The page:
Texas Voices: Rolando Saenz

Posted at 4:34 PM, Jan 14, 2019
and last updated 2019-03-04 10:39:34-05

With a hammer and chisel, Texas artist Rolando Saenz has carved out a beautiful life full of family and art. 

The South Texas-born artist is one of the only sculptors in the state who creates stunning monuments.

In the 1980s, Saenz says China started offering cheaper mass-produced monuments which now totals billions in exports, but Saenz kept chipping away.

"Just hearing the sound of the granite ringing every time you strike that chisel and that granite just sounds real loud," said Saenz.

"It's the soundtrack of your life," said Central Texas News Now Anchor Lindsay Liepman.

"Yeah," Saenz said.

By hand and by eye, Saenz is still sculpting when so many others put down their tools.

"I just pride myself in doing the best work I can. To the best of my ability. I like when customers know they really got something locally that I really put my whole heart, my mind, and my soul into it," said Saenz.

That spearheading spirit was kindled in South Texas.

"I was born in San Diego, Texas, and raised in Realitos, Texas," said Saenz.

"Growing up in South Texas, your family didn't worry about you hunting rabbits and working in the fields. That's all we did. I started picking cotton at 9 years old. It wasn't fun. That was the worst thing I ever did," said Saenz.

Quickly, art became everything.

"I always knew I was going to be an artist. I always had that drive mainly for drawing and painting," Saenz said.

His father wasn't so sure.

"You gotta provide for yourself and your family. If you don't work, you don't eat," said Saenz.

But Saenz had a passion to feed. He was recruited by a monument company to eventually come to work in Central Texas.

"I was here in January of 1985 and I've been here ever since," Saenz said.

Just getting started in Waco, creating a gallery of granite art, Rolando's life was changed both professionally and personally.

"My dad died in 1987 and I started to carve the last supper, life-size. That was my first 3D sculpture," Saenz said.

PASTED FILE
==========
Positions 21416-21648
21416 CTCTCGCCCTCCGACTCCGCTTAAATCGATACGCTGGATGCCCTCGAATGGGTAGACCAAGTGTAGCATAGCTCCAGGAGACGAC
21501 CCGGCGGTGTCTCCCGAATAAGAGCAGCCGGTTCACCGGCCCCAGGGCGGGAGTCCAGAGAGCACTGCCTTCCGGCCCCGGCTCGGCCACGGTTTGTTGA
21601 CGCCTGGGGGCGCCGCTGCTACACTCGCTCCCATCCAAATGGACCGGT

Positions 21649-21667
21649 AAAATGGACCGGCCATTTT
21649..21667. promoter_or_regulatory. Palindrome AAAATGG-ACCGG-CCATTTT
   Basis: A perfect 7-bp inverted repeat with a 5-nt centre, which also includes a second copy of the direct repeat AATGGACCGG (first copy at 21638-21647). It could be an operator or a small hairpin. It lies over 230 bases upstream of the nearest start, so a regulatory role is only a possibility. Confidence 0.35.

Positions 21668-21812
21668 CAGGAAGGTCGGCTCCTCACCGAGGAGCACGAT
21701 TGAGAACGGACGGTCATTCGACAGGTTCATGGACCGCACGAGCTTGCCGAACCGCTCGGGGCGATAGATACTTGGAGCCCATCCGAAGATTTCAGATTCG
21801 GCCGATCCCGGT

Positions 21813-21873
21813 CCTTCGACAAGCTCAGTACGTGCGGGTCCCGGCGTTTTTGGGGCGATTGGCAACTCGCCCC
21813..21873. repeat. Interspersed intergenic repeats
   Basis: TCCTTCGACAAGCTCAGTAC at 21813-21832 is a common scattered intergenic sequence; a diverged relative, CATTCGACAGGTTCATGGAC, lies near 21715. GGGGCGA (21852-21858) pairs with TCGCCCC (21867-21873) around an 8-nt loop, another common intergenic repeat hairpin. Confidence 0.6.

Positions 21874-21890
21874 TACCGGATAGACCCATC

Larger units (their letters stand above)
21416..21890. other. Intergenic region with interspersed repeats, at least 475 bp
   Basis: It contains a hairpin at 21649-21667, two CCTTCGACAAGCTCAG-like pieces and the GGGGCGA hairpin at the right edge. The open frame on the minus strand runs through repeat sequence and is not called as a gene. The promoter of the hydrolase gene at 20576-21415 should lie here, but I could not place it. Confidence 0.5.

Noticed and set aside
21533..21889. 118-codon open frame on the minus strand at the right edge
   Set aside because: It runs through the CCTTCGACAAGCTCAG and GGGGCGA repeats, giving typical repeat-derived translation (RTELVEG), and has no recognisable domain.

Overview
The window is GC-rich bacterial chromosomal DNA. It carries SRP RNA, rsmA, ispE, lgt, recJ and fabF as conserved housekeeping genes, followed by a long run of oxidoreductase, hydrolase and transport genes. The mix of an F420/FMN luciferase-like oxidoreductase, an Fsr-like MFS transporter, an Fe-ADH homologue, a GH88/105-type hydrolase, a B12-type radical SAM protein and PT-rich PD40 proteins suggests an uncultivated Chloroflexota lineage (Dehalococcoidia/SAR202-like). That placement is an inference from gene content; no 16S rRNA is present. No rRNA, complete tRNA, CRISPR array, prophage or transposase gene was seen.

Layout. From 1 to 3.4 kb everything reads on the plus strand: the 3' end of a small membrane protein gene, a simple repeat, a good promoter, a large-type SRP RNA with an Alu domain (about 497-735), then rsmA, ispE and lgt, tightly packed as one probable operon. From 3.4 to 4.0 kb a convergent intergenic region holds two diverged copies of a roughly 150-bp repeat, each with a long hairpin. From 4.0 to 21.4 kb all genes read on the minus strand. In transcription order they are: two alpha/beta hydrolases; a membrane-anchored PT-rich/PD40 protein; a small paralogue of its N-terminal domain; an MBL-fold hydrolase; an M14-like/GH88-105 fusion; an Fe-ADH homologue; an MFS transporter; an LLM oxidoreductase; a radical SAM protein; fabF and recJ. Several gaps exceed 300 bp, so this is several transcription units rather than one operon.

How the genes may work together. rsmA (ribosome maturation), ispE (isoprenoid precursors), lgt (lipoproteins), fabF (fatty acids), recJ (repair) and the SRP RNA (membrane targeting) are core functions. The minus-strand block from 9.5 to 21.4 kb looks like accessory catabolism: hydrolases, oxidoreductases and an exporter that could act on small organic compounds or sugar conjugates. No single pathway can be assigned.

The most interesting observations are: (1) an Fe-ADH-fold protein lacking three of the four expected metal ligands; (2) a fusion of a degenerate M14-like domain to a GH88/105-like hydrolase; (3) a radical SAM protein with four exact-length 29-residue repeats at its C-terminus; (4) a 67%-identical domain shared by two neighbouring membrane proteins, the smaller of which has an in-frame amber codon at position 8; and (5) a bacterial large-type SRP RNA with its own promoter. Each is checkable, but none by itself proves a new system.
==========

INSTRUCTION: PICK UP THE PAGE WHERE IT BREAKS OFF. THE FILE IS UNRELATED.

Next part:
For seven long years, Rolando kept carving.

"In between those seven years it took to carve, I had a dream. My father came to me with his mother who I never met because she died when I was a baby and he told me in the dream, 'why are you doing this?' And his mother tells him, 'let him finish. Let him complete this work,'" Saenz said.

It is now his life's greatest work. And at age 63, his inspiration is easy to find.

"If I was to die today or tomorrow, at least I got to see my grandkids," Saenz said. "Those kids are my life right now."

He's teaching them everything he knows and has one more passion project on his list that takes him right back to the small South Texas town where his dreams were born.

"The Texas Ranger Company D was stationed there and there's a famous photograph. That picture is famous and it was taken in my hometown in the 1800s. I'd like to do a sculpture of that one day before I get too old," said Saenz.

But even with aching hands, his heart carries the load.

"I'm still here and I enjoy what I do and I'll keep doing it until I can't as long as I can go. I'll be working until somebody finds me out there under a rock," said Saenz.

You can commission Rolando Saenz's work or see more of his art on his website.

"Texas Voices" airs every Monday at 6:30 p.m. and features the artists, musicians and creatives in our great state.

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